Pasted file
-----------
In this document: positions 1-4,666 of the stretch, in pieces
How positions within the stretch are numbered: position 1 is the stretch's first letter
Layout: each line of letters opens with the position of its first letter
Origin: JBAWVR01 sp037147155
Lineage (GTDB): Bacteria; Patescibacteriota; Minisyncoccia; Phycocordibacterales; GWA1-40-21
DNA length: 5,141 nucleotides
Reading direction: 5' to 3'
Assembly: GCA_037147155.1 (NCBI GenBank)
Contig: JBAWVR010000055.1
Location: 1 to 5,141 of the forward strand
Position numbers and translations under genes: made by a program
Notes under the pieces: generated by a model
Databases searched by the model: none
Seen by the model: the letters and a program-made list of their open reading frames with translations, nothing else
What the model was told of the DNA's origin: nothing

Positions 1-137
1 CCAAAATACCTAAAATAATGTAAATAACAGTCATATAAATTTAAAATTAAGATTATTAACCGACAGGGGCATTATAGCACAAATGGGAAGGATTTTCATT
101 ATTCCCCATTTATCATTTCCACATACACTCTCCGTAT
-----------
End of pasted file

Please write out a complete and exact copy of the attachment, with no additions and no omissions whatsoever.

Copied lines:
In this document: positions 1-4,666 of the stretch, in pieces
How positions within the stretch are numbered: position 1 is the stretch's first letter
Layout: each line of letters opens with the position of its first letter
Origin: JBAWVR01 sp037147155
Lineage (GTDB): Bacteria; Patescibacteriota; Minisyncoccia; Phycocordibacterales; GWA1-40-21
DNA length: 5,141 nucleotides
Reading direction: 5' to 3'
Assembly: GCA_037147155.1 (NCBI GenBank)
Contig: JBAWVR010000055.1
Location: 1 to 5,141 of the forward strand
Position numbers and translations under genes: made by a program
Notes under the pieces: generated by a model
Databases searched by the model: none
Seen by the model: the letters and a program-made list of their open reading frames with translations, nothing else
What the model was told of the DNA's origin: nothing

Positions 1-137
1 CCAAAATACCTAAAATAATGTAAATAACAGTCATATAAATTTAAAATTAAGATTATTAACCGACAGGGGCATTATAGCACAAATGGGAAGGATTTTCATT
101 ATTCCCCATTTATCATTTCCACATACACTCTCCGTAT